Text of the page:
The flashy stars of my garden in summer are my Matilija poppies, also known as fried egg plants. They really do look like fried eggs and have a subtle, delicate perfume. I cut these beauties down to ground level every year and they regrow to nearly 12 feet tall, covered with huge white flowers with round yellow centers. They cover a lot of ground and can be difficult to get started. But once they take off, stand back. They are extremely invasive.

The pandemic was good for my property and bad if you were a weed.

Instead of traveling, which I love to do and have developed quite a reputation for, I stayed home and pulled weeds, micromanaging practically every square foot of my blessedly level half acre.

Also as a result of the pandemic and the increasing option of working from home, my daughter Amy and her partner, Andy, musicians as well as web designers and co-founders of a health startup, became increasingly dissatisfied with apartment life in Los Angeles.

One day while we were talking on the phone about Southern California real estate prices, I mused: “Why don’t you move here and turn the barn into a music studio?” She told me she had landed on that same idea the night before. We often have synchronicities like this, so we took it as a sign.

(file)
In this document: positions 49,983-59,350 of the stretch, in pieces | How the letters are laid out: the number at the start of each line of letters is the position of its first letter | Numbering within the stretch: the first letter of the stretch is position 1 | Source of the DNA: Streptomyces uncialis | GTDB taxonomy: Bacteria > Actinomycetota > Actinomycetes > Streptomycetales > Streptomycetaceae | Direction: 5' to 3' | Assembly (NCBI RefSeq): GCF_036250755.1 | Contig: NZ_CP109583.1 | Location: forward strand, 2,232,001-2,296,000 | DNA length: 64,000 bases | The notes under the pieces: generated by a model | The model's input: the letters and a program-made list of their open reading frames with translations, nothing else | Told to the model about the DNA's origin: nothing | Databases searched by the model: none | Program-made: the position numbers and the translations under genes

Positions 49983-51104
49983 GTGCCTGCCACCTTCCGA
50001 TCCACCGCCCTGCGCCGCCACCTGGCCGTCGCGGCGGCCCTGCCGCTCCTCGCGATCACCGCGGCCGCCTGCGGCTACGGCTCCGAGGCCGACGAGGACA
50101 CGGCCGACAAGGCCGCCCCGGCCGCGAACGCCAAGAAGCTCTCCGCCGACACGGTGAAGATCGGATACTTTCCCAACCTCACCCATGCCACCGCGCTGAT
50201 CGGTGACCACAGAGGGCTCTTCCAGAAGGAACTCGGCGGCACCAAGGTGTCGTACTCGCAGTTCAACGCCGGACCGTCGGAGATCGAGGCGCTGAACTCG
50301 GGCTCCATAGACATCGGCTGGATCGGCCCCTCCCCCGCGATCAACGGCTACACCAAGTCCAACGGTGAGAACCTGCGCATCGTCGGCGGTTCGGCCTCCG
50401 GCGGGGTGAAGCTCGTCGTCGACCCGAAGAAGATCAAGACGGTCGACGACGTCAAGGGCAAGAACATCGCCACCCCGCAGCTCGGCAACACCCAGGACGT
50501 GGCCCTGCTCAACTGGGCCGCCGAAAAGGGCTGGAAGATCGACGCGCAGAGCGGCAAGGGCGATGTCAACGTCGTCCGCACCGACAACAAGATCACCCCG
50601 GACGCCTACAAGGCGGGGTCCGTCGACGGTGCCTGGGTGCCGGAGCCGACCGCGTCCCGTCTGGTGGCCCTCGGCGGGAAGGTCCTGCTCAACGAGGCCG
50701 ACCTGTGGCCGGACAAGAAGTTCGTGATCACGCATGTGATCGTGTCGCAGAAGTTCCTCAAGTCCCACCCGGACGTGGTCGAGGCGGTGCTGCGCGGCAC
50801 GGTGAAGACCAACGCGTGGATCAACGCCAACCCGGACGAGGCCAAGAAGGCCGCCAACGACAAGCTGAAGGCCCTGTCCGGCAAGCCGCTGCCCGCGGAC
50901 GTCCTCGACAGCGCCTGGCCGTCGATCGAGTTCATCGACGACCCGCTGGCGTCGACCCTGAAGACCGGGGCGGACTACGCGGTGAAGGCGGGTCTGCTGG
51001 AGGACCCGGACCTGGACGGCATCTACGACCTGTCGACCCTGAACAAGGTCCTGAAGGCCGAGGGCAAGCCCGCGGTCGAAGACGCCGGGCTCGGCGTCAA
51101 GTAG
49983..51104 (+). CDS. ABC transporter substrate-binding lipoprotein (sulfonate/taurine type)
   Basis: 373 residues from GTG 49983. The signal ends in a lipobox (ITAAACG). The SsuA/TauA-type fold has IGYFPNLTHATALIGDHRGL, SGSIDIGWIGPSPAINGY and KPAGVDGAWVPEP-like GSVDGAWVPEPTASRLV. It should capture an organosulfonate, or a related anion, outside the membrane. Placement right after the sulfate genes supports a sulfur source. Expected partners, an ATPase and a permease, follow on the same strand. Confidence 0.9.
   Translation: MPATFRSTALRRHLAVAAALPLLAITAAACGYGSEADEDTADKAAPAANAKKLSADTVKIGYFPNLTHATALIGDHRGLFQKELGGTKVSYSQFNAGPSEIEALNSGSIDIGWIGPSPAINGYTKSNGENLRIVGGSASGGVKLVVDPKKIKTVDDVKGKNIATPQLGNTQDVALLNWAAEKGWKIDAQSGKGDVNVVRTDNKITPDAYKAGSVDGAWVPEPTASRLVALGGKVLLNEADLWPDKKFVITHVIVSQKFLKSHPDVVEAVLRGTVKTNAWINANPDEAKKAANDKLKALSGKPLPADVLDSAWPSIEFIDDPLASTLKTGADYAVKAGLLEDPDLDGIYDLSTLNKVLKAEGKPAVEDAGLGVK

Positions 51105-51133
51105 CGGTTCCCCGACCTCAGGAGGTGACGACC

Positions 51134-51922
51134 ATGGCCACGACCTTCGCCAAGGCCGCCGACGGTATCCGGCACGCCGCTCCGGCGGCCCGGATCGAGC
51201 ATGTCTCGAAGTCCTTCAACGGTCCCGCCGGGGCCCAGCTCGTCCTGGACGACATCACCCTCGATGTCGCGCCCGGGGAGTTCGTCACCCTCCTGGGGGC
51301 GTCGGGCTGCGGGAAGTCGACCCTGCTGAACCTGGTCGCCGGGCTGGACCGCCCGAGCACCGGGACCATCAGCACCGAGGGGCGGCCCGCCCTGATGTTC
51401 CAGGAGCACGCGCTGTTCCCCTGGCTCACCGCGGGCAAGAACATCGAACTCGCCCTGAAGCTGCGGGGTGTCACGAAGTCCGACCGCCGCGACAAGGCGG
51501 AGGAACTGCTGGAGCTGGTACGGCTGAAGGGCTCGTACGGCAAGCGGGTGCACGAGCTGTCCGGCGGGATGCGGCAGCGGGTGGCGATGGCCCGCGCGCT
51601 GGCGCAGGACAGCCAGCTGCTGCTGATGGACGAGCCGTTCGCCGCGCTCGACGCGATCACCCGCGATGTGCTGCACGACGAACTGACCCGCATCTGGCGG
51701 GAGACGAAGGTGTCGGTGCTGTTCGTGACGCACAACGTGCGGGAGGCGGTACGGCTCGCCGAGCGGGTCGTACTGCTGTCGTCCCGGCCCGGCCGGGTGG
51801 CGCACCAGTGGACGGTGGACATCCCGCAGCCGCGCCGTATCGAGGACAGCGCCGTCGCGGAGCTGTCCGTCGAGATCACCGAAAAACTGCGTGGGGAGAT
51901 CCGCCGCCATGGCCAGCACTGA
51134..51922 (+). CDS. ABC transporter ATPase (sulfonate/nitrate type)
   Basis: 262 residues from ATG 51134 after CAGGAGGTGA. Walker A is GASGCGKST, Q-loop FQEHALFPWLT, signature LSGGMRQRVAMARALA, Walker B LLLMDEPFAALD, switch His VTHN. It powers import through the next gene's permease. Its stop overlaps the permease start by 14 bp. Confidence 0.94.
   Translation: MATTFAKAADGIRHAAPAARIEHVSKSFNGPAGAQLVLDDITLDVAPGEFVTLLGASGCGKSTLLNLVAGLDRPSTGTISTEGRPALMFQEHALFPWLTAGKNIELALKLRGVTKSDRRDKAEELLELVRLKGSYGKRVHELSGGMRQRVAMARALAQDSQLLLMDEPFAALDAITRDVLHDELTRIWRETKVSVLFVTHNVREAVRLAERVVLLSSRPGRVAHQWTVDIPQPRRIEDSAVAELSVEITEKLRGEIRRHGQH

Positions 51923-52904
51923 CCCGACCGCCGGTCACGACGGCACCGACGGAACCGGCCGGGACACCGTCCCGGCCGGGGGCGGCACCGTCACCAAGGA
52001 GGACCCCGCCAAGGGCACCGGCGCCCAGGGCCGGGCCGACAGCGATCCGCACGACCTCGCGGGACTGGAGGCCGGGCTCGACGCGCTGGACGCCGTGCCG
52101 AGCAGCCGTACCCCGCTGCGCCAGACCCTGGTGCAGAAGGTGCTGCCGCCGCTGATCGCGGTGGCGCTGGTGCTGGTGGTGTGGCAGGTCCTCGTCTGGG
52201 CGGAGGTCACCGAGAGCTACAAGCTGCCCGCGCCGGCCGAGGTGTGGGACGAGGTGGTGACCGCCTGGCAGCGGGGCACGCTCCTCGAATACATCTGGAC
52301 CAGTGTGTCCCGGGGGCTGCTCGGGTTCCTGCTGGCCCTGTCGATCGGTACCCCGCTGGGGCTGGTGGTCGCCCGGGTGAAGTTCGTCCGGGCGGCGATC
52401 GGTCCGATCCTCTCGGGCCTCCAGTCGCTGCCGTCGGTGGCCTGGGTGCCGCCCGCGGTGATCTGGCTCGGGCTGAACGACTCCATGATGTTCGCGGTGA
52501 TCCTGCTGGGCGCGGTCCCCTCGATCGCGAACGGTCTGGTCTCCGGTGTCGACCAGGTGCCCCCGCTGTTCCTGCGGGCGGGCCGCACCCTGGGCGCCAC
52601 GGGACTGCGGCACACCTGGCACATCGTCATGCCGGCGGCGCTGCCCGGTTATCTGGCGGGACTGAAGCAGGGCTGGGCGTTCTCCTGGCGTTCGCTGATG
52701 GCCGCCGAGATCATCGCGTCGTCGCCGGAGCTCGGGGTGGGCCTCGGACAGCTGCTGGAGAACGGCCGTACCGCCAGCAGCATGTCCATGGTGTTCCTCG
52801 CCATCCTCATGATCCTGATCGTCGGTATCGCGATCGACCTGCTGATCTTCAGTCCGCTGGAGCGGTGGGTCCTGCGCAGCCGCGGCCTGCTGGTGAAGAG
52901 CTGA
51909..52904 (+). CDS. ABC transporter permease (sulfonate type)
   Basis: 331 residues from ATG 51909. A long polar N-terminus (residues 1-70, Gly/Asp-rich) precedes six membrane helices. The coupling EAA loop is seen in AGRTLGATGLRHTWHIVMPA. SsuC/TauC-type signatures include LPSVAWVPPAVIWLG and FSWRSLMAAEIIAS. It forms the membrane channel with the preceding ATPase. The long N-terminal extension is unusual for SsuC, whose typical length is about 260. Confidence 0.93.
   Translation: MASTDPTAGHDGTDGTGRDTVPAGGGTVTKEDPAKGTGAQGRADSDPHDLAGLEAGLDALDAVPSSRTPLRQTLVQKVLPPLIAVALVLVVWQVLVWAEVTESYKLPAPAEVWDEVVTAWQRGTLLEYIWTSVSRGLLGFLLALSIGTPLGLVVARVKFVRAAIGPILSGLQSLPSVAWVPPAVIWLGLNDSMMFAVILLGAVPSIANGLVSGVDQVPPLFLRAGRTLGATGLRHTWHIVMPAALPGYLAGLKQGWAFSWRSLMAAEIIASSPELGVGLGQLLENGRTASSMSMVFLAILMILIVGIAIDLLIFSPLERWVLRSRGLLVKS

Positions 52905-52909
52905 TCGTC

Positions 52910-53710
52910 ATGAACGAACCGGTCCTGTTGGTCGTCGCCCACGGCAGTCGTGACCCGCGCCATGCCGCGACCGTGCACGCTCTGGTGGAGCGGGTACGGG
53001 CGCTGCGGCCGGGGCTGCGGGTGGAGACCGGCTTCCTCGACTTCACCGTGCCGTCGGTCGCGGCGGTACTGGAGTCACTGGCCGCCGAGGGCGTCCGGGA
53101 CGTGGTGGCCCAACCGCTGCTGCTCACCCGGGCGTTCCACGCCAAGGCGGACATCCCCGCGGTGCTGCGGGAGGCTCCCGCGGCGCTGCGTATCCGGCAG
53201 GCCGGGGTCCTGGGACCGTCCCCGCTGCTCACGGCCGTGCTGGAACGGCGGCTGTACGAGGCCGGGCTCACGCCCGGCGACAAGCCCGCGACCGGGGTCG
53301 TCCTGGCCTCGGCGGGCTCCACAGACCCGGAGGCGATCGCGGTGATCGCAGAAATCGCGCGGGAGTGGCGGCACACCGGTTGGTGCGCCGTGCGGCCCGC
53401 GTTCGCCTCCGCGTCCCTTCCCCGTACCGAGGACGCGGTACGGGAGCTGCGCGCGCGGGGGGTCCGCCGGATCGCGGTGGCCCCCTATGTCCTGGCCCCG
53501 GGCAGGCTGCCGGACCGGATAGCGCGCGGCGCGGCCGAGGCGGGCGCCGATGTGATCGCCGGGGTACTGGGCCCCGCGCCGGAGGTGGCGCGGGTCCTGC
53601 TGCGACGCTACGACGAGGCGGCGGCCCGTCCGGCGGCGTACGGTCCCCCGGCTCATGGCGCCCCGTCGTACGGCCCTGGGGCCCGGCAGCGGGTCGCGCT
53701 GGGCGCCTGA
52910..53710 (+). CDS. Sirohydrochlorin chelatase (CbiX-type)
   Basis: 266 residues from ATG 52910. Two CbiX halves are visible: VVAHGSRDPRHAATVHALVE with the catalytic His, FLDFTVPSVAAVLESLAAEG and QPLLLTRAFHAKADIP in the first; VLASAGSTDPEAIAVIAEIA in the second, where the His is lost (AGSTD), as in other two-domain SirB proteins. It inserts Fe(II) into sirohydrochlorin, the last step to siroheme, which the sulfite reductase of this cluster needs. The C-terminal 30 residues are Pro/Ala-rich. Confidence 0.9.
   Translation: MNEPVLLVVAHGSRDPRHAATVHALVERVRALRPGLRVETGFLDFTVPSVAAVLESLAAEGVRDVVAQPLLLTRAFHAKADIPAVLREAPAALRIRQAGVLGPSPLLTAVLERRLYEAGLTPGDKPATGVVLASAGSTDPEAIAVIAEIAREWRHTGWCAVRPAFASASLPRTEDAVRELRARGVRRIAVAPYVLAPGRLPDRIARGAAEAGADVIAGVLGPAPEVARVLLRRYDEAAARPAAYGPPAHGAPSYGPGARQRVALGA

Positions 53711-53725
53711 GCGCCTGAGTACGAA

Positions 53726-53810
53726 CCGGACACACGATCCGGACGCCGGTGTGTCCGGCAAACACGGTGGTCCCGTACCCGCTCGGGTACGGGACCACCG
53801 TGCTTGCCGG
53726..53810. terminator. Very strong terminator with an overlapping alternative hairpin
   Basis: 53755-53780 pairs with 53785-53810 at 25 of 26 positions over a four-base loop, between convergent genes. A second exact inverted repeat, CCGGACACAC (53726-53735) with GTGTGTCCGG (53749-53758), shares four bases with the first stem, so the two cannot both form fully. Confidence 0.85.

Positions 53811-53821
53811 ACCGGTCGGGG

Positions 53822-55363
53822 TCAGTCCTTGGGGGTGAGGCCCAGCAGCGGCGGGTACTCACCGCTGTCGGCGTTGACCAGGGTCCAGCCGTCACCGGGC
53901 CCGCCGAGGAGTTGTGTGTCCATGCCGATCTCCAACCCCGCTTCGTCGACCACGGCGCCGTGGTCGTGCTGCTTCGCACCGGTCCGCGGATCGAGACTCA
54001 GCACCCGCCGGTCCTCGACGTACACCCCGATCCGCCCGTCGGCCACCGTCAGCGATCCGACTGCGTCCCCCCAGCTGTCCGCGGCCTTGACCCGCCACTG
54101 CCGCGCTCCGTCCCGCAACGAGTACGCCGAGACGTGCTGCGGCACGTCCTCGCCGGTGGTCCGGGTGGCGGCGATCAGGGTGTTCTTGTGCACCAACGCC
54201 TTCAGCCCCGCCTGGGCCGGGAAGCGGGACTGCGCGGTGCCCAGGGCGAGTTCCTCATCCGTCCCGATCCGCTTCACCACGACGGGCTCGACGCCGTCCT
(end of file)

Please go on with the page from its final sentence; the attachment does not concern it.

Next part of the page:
They moved in late October and immediately started taking over both the back half of the house and the vegetable garden, which at that time consisted of just two raised beds and a couple of other underused plots. Andy became a true convert to country living and Amy revived her 4H club dream of having chickens.

I understand that cohabitating with your 40-something adult children wouldn’t be for everyone, but it is happening quite a lot around here, I notice.

Jeannie Herrick at her Aptos home
(Kevin Painchaud / Lookout Santa Cruz)

I was carpooling with three friends last year on a trip to San Francisco and realized that each of the four of us had an adult child living on their property. And then there are my friends Becky and Teresa, who each have had multiple family members — kids and grandchildren who are saving to afford a home, and elderly mothers — all living under one roof for years. I consider them present-day saints.